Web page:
Real Estate Trading Trend Is Paying Off
Home builders, sellers and buyers say, ‘I’ll trade you’
An emerging real estate trend is paying off for some Valley companies.
For The Landmark in Scottsdale, real estate trading has accounted for almost 20 percent of its sales the past 12 months. The average list price for the trade homes: $1,100,000.
“We had a buyer prospect who told our sales team, ‘I want this condo and I would buy it in a heartbeat, but I need to sell my home first,’” says Kirsten Brown, vice president of Butte Companies. “We didn’t want to lose that excitement and timing is everything when a buyer is in the heat of the moment. (Butte Companies’ owner, Ed Lewis) asked the location of their home and how much is it was listed for. The dialogue opened and grew from there. That’s where the general concept of trading came from for us.”
The trading concept is especially beneficial for buyers with a singlefamily home, vacation home, or lots they need or want to sell before they make another purchase.
The concept is simple: Buy my house and I’ll buy your house. The exchange takes place on the same date via a simultaneous closing. The sales are contingent upon each other. Since contracts require a closing on the same date for both properties, the bank will not use the monthly payment from the client’s current mortgage as a liability, nor will it use the old mortgage balance in total loan to value ratios. Having fewer liabilities helps the client qualify for the new loan and negotiate better mortgage terms.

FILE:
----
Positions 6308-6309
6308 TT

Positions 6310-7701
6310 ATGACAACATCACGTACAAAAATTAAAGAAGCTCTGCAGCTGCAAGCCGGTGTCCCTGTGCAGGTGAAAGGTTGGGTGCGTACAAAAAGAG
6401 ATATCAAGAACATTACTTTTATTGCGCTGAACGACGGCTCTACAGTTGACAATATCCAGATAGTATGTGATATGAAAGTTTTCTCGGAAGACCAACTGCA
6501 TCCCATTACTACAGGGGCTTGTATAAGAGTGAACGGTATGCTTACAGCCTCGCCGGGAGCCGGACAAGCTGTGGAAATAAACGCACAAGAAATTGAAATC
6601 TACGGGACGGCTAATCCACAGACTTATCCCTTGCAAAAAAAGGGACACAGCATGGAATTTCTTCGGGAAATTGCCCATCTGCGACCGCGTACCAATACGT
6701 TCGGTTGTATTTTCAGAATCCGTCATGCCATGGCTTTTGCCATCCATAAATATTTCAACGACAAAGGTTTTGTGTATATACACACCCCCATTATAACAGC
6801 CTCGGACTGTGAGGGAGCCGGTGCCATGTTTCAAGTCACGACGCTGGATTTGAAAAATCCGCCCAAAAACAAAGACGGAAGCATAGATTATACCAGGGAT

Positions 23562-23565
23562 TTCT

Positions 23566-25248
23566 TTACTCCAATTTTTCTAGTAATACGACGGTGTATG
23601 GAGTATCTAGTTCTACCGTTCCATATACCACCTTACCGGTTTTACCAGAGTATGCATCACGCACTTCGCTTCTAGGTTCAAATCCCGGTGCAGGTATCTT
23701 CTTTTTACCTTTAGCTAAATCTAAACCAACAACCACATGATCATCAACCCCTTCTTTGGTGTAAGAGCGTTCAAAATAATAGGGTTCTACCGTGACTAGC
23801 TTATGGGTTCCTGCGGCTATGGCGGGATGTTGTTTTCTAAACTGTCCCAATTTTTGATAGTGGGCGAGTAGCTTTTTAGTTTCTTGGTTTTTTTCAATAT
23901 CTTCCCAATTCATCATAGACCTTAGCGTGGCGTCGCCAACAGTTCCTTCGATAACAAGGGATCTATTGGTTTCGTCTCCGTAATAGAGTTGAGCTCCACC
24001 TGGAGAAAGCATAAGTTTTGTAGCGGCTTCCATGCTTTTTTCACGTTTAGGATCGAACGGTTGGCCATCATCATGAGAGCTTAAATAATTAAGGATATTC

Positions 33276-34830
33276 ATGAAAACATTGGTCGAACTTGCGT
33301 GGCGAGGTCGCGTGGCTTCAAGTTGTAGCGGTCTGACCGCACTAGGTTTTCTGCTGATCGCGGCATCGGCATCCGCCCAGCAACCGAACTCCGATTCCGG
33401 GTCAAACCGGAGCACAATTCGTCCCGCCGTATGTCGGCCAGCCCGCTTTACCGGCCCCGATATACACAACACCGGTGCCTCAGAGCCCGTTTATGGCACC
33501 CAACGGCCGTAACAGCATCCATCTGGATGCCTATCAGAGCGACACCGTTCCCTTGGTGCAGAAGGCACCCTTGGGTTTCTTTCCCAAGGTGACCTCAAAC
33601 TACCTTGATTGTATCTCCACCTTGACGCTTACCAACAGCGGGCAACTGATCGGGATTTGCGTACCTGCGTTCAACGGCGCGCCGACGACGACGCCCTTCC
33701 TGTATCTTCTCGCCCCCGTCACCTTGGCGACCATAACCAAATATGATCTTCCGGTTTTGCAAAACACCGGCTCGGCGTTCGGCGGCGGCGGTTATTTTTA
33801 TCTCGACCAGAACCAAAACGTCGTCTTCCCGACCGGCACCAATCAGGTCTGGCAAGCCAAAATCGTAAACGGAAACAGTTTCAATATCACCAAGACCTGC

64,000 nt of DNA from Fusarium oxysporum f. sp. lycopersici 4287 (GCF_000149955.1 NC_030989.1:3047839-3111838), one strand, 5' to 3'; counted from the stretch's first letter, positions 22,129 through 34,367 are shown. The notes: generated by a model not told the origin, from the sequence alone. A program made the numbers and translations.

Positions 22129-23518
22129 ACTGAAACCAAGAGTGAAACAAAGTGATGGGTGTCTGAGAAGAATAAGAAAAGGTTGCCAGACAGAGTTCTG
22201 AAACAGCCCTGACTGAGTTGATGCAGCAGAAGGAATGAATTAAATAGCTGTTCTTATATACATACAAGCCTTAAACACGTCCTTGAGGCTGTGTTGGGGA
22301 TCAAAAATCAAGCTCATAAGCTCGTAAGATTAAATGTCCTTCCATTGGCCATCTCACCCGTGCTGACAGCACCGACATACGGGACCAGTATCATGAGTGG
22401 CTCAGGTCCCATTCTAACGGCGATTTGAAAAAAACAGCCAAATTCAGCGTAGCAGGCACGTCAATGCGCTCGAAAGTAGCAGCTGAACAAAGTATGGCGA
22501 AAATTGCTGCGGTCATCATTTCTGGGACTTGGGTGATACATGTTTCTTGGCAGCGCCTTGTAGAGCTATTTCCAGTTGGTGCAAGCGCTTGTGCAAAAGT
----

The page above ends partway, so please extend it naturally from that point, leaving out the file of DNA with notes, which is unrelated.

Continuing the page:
Fulton Homes touts its trade-in program with this slogan on its website: “Why stay in an old home when you can trade up to an energy efficient Fulton Home?” It took the trade movement a step further with a Super Bowl ad.
“Fulton Homes saw great response in the heightened level of interest (in the trade-in program),” says Doug Fulton, CEO of Fulton Homes. “It was definitely a touchdown.”
With the local housing market struggling for the past few years, homebuilders have struggled to find innovative ways to find buyers. While trading has been labeled as simply a marketing gimmick by some critics, Brown says it fills a need in the current economic atmosphere.
“Many buyers don’t want to put their home on the market and face the reality of today’s prices or others simply don’t want the hassle of open houses every weekend in their home disrupting their life,” Brown says. “This resolves those concerns and many more. When we make an offer for a trade deal, we don’t focus on the price of our home or the value of their home, we simply discuss the difference in the price between the two. Once that is agreed upon, the rest falls into place.”
If trading is a trend, it doesn’t appear to be one that is going away any time soon.
“The concept is gaining momentum as is exemplified by the ARMLS recent board decision to add a tab in all online MLS listings that allows an agent to list and/or search for ‘trade’ properties in order to pair up your clients willing to trade with those homeowners looking to trade,” Brown says. “This was just implemented in the last nine months by ARMLS, so that to me says they agree it’s not a fad, but a helpful tool agents can use to help their clients sell or buy regardless of the market.”